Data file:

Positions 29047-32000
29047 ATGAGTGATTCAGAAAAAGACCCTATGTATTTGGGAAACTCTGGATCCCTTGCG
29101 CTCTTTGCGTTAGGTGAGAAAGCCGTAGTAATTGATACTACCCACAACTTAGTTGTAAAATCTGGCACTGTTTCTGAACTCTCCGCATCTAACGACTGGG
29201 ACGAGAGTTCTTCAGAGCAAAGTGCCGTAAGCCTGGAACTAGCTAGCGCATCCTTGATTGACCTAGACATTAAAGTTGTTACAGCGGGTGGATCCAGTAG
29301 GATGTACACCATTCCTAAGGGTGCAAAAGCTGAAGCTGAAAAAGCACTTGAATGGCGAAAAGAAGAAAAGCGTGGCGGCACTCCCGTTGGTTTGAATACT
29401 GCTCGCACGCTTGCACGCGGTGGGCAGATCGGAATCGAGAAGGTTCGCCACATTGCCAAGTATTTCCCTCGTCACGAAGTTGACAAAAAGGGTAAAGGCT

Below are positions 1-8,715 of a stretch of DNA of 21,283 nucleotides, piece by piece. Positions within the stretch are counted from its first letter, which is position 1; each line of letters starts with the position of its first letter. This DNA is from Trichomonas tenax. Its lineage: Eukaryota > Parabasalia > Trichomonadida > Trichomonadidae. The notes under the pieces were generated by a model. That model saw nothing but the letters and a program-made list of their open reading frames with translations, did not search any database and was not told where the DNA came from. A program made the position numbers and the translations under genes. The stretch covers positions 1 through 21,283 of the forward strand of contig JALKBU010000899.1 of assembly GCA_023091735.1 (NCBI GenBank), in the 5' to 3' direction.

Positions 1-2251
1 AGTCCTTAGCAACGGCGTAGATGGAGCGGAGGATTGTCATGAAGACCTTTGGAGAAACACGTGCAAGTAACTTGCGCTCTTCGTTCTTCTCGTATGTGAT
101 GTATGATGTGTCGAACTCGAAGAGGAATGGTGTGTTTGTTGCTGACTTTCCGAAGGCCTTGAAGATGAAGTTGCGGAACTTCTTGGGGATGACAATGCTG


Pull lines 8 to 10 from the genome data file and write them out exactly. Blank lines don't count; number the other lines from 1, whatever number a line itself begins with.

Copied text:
Positions 1-2251
1 AGTCCTTAGCAACGGCGTAGATGGAGCGGAGGATTGTCATGAAGACCTTTGGAGAAACACGTGCAAGTAACTTGCGCTCTTCGTTCTTCTCGTATGTGAT
101 GTATGATGTGTCGAACTCGAAGAGGAATGGTGTGTTTGTTGCTGACTTTCCGAAGGCCTTGAAGATGAAGTTGCGGAACTTCTTGGGGATGACAATGCTG